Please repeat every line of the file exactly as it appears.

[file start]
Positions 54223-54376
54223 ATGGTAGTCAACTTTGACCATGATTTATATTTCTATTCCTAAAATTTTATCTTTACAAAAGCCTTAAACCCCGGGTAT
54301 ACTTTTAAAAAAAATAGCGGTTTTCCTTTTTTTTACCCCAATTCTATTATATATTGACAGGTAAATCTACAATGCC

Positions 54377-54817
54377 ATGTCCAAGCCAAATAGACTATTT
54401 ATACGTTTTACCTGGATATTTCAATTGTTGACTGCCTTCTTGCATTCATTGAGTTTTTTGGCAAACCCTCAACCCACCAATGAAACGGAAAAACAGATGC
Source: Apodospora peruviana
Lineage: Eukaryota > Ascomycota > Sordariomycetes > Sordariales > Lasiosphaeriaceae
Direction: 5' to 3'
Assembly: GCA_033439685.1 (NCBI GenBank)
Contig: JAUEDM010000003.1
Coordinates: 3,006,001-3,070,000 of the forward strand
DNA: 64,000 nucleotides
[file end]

Positions 54223-54376
54223 ATGGTAGTCAACTTTGACCATGATTTATATTTCTATTCCTAAAATTTTATCTTTACAAAAGCCTTAAACCCCGGGTAT
54301 ACTTTTAAAAAAAATAGCGGTTTTCCTTTTTTTTACCCCAATTCTATTATATATTGACAGGTAAATCTACAATGCC

Positions 54377-54817
54377 ATGTCCAAGCCAAATAGACTATTT
54401 ATACGTTTTACCTGGATATTTCAATTGTTGACTGCCTTCTTGCATTCATTGAGTTTTTTGGCAAACCCTCAACCCACCAATGAAACGGAAAAACAGATGC
Source: Apodospora peruviana
Lineage: Eukaryota > Ascomycota > Sordariomycetes > Sordariales > Lasiosphaeriaceae
Direction: 5' to 3'
Assembly: GCA_033439685.1 (NCBI GenBank)
Contig: JAUEDM010000003.1
Coordinates: 3,006,001-3,070,000 of the forward strand
DNA: 64,000 nucleotides